Our arrival into the military airport in Baghdad was like something from the ‘Charlie Don’t Surf’ scene in the movie Apocalypse Now — US air force jets taking off and landing, Iraqi forces with a heavy presence, US helicopters flying low and loudly across the skies, and the four Australian light-armoured vehicles waiting in the distance.
That’s The Australian — “the only media outlet invited” — reporting on Julia Gillard in Iraq, visiting the 90 Australian soldiers still there.
Apocalypse now or apocalypse slightly later? Tomorrow, US combat troops will leave Iraqi towns and cities, under the Status of Forces Agreement negotiating the US withdrawal. Already there’s been an uptick in violence suggestive of how very fragile the relative calm of the last months remains: a truck bomb in Kirkuk last weekend killing almost 70, a bomb attack in a Baghdad motorbike market killing 15 and wounding 50, a bombing in Sadr city killing 76.
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In his book Gamble: General David Petraeus and the American Military Adventure in Iraq, 2006-2008, Thomas Ricks argues that while the surge succeeded militarily, it failed politically, since it never achieved reconciliation between the warring factions. Indeed, by vastly increasing the numbers of Iraqis on the US payroll, it may well have set the scene for fresh violence. His prediction for Iraq’s future?
It’s not going to be a democracy, it’s going to have a surprising level of violence, it’s probably going to be an ally of Iran and it’s probably going to be ruled by some sort of dictator, some sort of little Saddam.
Clearly, the story of the Iraq war still has a long way to run.
And that is why Australia needs the kind of inquiry due to take place in Britain.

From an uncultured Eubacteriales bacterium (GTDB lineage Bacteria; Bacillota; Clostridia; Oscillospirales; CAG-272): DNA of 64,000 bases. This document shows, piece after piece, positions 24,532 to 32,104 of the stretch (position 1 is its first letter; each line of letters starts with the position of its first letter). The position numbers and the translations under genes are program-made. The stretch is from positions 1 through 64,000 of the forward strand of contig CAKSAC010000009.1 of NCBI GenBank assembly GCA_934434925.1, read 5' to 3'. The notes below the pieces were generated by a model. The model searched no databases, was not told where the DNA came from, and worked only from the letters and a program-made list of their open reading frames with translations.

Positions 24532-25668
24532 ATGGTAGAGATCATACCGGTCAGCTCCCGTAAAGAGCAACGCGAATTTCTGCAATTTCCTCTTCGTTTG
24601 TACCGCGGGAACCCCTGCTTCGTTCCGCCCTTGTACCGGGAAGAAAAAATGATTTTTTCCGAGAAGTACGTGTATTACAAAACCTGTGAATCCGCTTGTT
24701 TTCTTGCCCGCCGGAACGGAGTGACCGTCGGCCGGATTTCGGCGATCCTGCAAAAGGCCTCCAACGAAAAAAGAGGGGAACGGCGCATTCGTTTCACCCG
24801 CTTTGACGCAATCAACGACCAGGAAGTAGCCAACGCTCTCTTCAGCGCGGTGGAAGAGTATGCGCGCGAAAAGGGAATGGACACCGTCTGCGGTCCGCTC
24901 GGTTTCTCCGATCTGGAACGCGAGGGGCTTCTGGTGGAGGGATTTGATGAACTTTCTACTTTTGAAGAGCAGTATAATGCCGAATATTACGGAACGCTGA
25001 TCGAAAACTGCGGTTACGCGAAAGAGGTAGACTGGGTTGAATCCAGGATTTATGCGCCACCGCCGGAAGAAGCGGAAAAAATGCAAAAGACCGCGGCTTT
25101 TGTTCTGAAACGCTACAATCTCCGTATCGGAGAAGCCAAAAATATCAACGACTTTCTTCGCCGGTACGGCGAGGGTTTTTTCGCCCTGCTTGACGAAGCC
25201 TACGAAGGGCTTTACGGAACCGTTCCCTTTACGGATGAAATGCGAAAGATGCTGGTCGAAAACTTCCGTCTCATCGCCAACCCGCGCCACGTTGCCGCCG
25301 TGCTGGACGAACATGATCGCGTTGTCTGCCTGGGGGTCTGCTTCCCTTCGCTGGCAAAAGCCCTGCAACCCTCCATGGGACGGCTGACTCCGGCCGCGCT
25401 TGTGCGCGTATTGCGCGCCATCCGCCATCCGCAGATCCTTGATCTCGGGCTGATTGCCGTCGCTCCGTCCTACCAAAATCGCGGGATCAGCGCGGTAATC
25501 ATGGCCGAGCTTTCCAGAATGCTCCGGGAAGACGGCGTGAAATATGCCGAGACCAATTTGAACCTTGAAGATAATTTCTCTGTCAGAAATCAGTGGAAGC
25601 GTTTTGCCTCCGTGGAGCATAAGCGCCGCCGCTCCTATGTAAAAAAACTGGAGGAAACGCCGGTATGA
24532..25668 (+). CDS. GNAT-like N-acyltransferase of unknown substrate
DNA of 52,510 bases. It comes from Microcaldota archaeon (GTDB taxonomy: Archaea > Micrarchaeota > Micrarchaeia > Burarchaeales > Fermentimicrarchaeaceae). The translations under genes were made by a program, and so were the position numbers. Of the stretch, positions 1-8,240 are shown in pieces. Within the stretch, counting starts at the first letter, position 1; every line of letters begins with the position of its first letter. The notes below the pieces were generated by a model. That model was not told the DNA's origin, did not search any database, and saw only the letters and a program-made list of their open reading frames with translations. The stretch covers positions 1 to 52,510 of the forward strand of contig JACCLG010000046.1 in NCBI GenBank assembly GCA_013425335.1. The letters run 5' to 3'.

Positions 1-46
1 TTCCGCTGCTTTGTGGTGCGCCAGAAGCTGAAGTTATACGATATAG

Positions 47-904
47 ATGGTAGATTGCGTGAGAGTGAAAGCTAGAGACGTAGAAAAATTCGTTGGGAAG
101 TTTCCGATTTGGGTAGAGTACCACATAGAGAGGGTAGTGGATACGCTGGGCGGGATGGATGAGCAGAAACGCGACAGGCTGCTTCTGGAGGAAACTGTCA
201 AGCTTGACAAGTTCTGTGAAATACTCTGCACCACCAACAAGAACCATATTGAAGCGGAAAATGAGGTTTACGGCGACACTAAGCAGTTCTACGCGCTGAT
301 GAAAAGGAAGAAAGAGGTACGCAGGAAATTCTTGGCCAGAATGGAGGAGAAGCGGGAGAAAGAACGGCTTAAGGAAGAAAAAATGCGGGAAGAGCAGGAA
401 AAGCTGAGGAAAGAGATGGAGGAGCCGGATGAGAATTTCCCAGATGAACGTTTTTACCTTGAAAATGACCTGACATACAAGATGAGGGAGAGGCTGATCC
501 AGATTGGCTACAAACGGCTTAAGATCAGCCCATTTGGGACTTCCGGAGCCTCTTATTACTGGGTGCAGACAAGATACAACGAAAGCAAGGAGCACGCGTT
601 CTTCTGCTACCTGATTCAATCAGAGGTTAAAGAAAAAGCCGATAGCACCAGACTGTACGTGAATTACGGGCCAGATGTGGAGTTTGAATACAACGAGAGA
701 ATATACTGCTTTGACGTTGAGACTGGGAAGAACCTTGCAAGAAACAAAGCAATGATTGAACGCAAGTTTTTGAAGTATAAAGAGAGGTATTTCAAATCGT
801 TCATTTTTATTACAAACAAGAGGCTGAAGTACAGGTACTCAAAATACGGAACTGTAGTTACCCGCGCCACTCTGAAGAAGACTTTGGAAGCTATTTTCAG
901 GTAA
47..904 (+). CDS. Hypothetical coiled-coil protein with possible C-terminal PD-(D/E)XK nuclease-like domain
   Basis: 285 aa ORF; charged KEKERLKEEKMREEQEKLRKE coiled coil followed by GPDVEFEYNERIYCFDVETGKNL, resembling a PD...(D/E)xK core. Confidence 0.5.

It is, when you think about it, a very strange contrast. In the UK, where the party that went to war still holds power, the government’s been forced not to hold an inquiry but to conduct most of it in public, at which current PM Gordon Brown and former PM Tony Blair will give evidence. Here, with the Man of Steel long gone, it’s Fawlty Towers, with no-one mentioning the war.
Already, the prospect of an inquiry in Britain has spurred new revelations. Yesterday, the Mirror reported on a secret military dossier that blames Tony Blair for “uncritically” accepting flawed American plans and says that Gordon Brown didn’t adequately provide for troops, leaving British soldiers communicating by mobile phones because their army radios didn’t work. Before that, the Observor uncovered new evidence that, that when, two months before the invasion, Blair and Bush realised that UN inspectors would not find WMDs, they discussed ways that they might provoke conflict — including flying “U2 reconnaissance aircraft painted in UN colours over Iraq with fighter cover” so that the resulting Iraqi fire that could be presented as a breach of UN resolutions.
Well, were John Howard or Alexander Downer involved in these sinister tete-a-tetes about how best to prevent a peaceful resolution of the conflict? What did they know and when? Don’t Australians have as much right to the truth as anyone in Britain?
True, there’s already been the 2004 Flood inquiry into how Australia’s spy agencies handled Iraq. But that precedent only makes the case for a more general inquiry more compelling rather than less. If it’s fit and proper to investigate how those working for the ONA and Defence Intelligence Organisation performed, isn’t it equally so when it comes to the real decision makers? Going to war is the most serious step a government can take. Shouldn’t we subject what happened back then to the same kind of scrutiny we reserve for ute dealerships?
At the very least, a broad-ranging inquiry might focus attention on some basic questions of process. Greens Senator Scott Ludlam has been trying, without much success, to win support for a Private Senator’s Bill that would force a government to get parliamentary approval before taking the nation to war. If there’s a reason why a declaration of war shouldn’t be put before the parliament, well, it would interesting to hear it.
Julia Gillard could fly out of Baghdad again, accompanied by all those exciting helicopters. The Australian troops will eventually leave, too. But there’s no where for the Iraqi people to go. For their sake, at least, what happened in 2003 still matters.